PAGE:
What is the ideal rep range for muscle growth?
Does interval training really result in greater fat loss?
Does stretching really cause weakness if done prior to training?
Are Tabata workouts really as effective for fat loss as people claim?
If you’ve ever wondered about the answers to any of these questions then this product is for you whether you’re a fitness professional or just want to get fit and be healthy. Ultimately, my goal is to help as many people cut through the hype as possible and think for themselves instead of being led blindly by some “expert” who wouldn’t be able to read a study to save his life.
Question: In various infomercials or on websites selling supplements and diet plans, there are claims that are supposedly supported by research. How do I go about verifying whether this is indeed true and whether the research done is ethical and accurate?
MY: There are really two ways to do this:
1. If it really is supported by research then citations for studies should be provided so you can look them up for yourself. To do this you’d simply go to PubMed.gov and enter the title of the paper in the search bar and you’d get an abstract which is basically a summary of the study. From here you’d go about downloading the study (in my product I talk about a few ways to get studies for free) and read the whole thing for yourself.
2. Alternatively (this is what you’ll probably have to do because most programs that are “supported by research” don’t provide references), you’d go to PubMed again and search out a review paper or something called a meta-analysis on the topic as a whole. Generally, these include the results of several studies and provide a more balanced view than a single paper in a specific area anyway. This is a quick and relatively effective way to determine if the claims of a product are actually supported by research. In fact, being able to search for these papers is such an important skill that I’ve included a short video on this as a bonus for purchasing my product.
Of course, reading the studies is a whole other ball of wax, but that is what my product is for. Needless to say, the key thing is that if you want to determine if a product has research support you need to look to the research as this is where the answers will undoubtedly lie.
Question: Does an ad or an infomercial have to disclose whether studies mentioned in them were peer reviewed or not, or whether they were paid for by the manufacturer of the products advertised?
MY: As far as I know, there are no legal requirements in most countries that require ads to disclose any such thing. And even if there were, most people who are putting together product promotions know that those viewing them won’t bother to look up the research anyway so they often take results out of context or twist them to say something they weren’t intended to say.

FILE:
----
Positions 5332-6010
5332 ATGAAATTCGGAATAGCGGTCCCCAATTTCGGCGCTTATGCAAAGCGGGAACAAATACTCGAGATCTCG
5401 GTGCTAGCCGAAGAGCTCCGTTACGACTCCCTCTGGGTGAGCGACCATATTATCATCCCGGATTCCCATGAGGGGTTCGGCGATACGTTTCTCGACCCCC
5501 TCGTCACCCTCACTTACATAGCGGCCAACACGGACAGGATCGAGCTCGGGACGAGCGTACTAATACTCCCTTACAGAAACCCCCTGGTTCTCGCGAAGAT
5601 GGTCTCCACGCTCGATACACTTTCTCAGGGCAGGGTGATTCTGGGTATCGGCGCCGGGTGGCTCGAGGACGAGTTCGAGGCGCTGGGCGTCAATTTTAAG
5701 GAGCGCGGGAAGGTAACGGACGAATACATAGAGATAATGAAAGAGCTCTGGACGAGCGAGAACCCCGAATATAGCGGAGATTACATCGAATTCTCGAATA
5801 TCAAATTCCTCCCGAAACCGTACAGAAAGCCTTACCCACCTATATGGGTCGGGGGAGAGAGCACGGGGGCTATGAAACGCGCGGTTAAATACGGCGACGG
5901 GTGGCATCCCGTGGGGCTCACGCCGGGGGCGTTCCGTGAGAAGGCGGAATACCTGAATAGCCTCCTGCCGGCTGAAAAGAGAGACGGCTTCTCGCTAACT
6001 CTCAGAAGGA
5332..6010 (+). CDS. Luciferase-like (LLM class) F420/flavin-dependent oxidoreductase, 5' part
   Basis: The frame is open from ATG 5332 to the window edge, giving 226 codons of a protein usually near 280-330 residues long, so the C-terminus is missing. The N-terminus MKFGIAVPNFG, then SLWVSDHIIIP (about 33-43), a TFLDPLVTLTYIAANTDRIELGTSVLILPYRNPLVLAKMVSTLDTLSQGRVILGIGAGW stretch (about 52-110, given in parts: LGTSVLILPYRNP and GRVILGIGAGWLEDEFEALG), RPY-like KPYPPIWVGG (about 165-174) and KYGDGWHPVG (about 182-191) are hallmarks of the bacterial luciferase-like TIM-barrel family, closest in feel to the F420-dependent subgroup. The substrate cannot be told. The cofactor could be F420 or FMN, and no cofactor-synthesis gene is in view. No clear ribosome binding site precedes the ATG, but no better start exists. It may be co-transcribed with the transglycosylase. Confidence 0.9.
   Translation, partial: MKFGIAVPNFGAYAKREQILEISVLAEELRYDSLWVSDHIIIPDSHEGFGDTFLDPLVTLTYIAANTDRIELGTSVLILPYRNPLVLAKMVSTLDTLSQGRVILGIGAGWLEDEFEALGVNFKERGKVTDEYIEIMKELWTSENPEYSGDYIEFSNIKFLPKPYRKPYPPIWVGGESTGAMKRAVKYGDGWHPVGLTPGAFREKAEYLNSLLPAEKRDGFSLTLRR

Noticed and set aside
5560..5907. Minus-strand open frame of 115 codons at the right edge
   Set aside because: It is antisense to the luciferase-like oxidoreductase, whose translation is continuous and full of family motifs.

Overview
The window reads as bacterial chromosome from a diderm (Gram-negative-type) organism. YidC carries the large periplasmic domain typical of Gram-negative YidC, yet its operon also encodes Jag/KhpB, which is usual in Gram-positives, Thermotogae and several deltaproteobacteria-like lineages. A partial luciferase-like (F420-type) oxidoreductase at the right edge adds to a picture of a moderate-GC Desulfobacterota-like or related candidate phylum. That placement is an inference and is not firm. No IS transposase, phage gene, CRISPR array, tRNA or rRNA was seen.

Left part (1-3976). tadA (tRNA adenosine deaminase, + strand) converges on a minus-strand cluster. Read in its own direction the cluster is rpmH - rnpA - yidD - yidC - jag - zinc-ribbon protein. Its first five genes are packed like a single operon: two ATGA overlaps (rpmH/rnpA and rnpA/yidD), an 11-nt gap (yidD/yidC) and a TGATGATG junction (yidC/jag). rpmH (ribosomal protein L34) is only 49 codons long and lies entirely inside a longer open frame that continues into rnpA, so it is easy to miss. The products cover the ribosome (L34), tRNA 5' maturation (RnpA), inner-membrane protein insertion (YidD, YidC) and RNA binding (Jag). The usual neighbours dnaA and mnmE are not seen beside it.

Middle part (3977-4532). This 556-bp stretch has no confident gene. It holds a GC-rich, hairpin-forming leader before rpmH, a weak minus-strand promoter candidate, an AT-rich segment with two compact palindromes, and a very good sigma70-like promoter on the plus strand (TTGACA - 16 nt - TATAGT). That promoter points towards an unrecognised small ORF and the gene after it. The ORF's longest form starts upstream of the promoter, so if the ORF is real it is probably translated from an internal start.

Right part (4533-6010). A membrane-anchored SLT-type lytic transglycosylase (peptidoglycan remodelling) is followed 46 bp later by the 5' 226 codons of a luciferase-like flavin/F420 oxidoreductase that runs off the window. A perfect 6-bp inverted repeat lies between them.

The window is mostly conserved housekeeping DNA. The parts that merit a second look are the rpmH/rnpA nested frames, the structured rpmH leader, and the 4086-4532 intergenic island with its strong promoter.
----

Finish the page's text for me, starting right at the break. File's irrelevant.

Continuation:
I’ve seen commercials where they stated that the fat loss of the group on their supplement was almost 100% greater than the placebo group, but when I pulled the study the results painted a different picture. Technically the supplement group did beat the placebo group by 100%. However, the supplement group only lost 2 pounds over 16 weeks as opposed to the 1 pound lost by the group that got a placebo.
Up by 100%?
Worth spending money on?
Question: How much does the source of funding for a research affect its conclusions? Can we trust that a university or hospital based research is free from corporate influence?
MY: Research can obviously be influenced by corporate sponsorship, but I think a lot of people make a bigger deal of this than is warranted.
In many cases the researcher has an expected outcome from the beginning so the corporation will know ahead of time whether a positive outcome is expected. For instance, there is a relatively new drug for Diabetics called Victoza that not only helps to regulate their sugars, but also helps them to lose weight. Studies are now underway to determine if the same drug will be effective in reducing body weight of people who are not Diabetic. The assumption, of course, is that the drug will produce weight loss in non-Diabetics as well.
With this information in hand (and the expectation of a positive outcome) the drug company is willing to help fund (or provide the drug for) this research. In cases like this, the funding doesn’t really influence the outcome as it was pretty likely to happen anyway. But just in case it doesn’t, researchers in charge of most studies I’ve been close to have been careful to avoid contracts that prevent publication of results that don’t favor the sponsor.
That said, a recent meta-analysis of glucosamine showed that studies funded by corporate sponsors showed the glucosamine to be more effective than studies that were not supported by these sponsors.
In the end, I don’t think that corporate sponsorship alone should make anyone discredit a study. But we should still read the whole paper and compare to the rest of the research in the field as we would with any other study.